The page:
‘Luck’s’ Lessons Go Over Well in Zany Tale


A teenage boy begins shrinking, grows pointy ears and is inexplicably drawn to Irish step-dancing. Could he be . . . a leprechaun?

“The Luck of the Irish,” a new Disney Channel family film, fits in the earnest good-for-you category--hard work is better than relying on luck, and Americans are Americans no matter where they’re from (even if they’re leprechauns)--but it’s zany enough to be a hoot too.

Heritage Day is coming up at basketball star Kyle Johnson’s junior high, and event organizer and overachiever Bonnie Lopez (Alexis Lopez) is pressing him to participate. But when Kyle (Ryan Merriman) tries to find out about his family background, Mom (Marita Geraghty) and Dad (Paul Kiernan) are strangely uninformative. It isn’t until he loses his lucky coin, and Mom starts cooking Irish food over a peat fire and dwindling to the size of a Barbie doll, that Kyle learns the truth: Mom’s side of the family is of the leprechaun persuasion, and the lost coin is what holds “the luck of the O’Reilly clan” and maintains their human form.

The first suspect in the coin caper, Kyle’s estranged Grandpa (Henry Gibson), becomes Kyle’s ally in the pursuit of the real culprit, the mysterious Irish step-dancer Seamus, “Saint of the Step.” After the obligatory car chase, the final showdown for the coin takes place at the junior high basketball finals.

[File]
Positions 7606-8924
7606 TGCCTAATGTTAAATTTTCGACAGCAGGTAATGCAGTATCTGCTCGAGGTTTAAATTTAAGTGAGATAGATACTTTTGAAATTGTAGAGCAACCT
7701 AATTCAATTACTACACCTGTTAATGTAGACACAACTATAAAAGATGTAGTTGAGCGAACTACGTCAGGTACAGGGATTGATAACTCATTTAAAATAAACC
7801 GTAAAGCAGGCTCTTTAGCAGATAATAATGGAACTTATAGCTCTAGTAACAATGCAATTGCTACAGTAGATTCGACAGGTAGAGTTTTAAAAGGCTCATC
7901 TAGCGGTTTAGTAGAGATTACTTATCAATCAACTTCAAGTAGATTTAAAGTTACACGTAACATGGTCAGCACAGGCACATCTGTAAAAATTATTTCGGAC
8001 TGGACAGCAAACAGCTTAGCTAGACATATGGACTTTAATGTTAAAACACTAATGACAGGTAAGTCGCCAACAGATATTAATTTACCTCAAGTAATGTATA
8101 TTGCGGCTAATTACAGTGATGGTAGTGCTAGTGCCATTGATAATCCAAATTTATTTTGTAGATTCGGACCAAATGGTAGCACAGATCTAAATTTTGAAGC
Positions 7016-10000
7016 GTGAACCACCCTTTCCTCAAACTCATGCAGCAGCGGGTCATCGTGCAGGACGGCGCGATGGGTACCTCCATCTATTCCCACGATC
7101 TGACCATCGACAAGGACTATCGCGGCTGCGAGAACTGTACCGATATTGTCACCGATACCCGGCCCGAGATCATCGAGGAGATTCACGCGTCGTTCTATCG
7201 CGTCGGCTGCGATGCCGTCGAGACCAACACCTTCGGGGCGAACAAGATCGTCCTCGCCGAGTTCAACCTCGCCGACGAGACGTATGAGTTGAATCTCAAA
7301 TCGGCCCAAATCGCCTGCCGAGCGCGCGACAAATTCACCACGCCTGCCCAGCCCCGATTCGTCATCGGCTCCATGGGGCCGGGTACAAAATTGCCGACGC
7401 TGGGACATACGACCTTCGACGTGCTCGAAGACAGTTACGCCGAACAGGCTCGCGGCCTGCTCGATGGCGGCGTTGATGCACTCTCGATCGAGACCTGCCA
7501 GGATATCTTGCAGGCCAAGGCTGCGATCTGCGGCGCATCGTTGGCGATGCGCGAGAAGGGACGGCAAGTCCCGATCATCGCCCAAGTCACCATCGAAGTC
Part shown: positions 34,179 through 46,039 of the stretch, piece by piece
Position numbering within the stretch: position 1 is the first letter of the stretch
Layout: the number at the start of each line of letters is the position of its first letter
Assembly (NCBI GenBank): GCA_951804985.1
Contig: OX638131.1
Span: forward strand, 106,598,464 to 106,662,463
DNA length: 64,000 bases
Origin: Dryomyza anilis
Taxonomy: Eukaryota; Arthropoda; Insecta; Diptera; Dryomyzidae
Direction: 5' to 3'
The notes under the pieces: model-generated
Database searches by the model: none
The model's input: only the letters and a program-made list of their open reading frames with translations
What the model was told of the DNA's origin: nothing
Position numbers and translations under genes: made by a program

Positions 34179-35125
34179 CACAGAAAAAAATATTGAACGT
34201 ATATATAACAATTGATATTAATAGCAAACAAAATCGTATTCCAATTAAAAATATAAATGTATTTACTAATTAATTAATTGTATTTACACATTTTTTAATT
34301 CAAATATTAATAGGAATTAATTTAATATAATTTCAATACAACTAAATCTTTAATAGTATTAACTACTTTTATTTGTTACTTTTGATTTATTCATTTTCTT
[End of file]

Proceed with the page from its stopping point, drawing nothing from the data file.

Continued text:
The quirky script from Andrew Shepard Price and Mark Edward Edens, from a story by Price, is amiably directed by Paul Hoen; the cast is uniformly appealing, including Glenndon Chatman as Kyle’s best pal. Merriman is refreshingly natural in his unnatural transformation from big man on campus to a pointy-eared nerd who’s not only getting shorter but lapsing into an Irish brogue; Gibson’s impishness is just right as Grandpa; and Lopez’s vivid screen presence mitigates somewhat the unsubtlety of the moral lessons that fall mostly to her to impart.

* “The Luck of the Irish” airs at 7 tonight on the Disney Channel. The network has rated it TV-G (suitable for all ages).